Southern Baptist Convention President J.D. Greear unveiled Monday plans to reform how churches in his denomination address sexual abuse.
The proposed changes range from providing free training for ministry leaders and encouraging churches to review their policies on abuse to calling for a reexamination of the ordination process and ensuring that Southern Baptist churches cannot have a “wanton disregard for prevention of sexual abuse” and still be in good fellowship with the denomination.
“If we don’t get this right, our churches will not be a safe place for the lost,” Greear said. “That is not something that I am OK with … I know that it is not something that you’re OK with either.”
Greear, who leads The Summit Church in North Carolina, took about 30 minutes to lay out 10 recommendations for change to a room full of Southern Baptist leaders in Nashville. They are the first proposals to come out of the sexual abuse advisory group Greear formed last year.
The proposed reforms come as Southern Baptists grapple with their own sexual abuse crisis.
The Houston Chronicle and San Antonio Express-News recently published a startling report showing that 380 Southern Baptists with formal church roles have faced sexual misconduct allegations in the last 20 years. Many were convicted of sex crimes and some are still in prison, but others continue to work in churches, the news organizations found.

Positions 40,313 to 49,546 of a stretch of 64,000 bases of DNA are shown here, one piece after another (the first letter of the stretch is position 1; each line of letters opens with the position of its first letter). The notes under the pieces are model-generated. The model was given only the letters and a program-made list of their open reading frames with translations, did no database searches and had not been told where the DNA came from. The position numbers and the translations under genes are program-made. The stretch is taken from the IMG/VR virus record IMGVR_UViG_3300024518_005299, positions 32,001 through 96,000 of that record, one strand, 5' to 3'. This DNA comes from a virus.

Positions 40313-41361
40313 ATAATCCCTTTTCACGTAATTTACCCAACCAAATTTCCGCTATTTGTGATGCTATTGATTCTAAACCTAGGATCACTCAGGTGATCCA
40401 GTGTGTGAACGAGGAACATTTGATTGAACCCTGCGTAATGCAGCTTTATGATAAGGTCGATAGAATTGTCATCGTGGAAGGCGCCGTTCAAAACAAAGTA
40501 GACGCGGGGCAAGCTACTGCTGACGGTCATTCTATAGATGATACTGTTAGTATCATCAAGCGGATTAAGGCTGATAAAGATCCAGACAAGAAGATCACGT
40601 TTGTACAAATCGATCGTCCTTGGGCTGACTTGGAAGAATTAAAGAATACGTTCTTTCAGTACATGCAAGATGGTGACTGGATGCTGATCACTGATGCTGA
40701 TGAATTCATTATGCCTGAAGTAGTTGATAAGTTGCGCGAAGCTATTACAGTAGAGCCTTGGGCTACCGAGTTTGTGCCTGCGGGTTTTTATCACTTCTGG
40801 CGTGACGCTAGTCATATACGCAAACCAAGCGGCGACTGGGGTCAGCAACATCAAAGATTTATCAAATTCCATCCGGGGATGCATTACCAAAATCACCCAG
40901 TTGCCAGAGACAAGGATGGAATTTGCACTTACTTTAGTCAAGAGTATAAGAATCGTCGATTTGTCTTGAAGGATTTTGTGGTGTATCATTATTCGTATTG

“We need to regard any exposure, any shining of light on abuse, as our friend, even if it makes us ask some uncomfortable questions about ourselves publicly. Our job is to love and serve people, especially those who have suffered abuse,” Greear said. “Our job is not to protect our reputation.”
Leaders call for change
In the wake of that report, several Southern Baptist leaders, including Greear, called for change within the network of churches that make up the largest Protestant denomination in the U.S.
That call continued Monday night as Greear addressed the regularly scheduled meeting of the Southern Baptist Convention’s Executive Committee.
“This is not a fabricated story that is made up by people with a secular agenda that is against us. We’ve not taken reports of abuse in our churches as seriously as our gospel demands that we do, and sometimes even worse, outright ignored or silenced victims,” Greear said. “We know that it is time that we backup our words with actions and we demonstrate our commitment to this.”
The recommendations also include a call to repent for decades of inaction and to make sure abuse is a part of the discussion at the denomination’s annual meeting in Birmingham, Alabama, in June.
He called out 10 Southern Baptist churches by name, including Second Baptist Church in Houston, that were accused in recent media reports of having “displayed a wanton disregard for the seriousness of abuse.”
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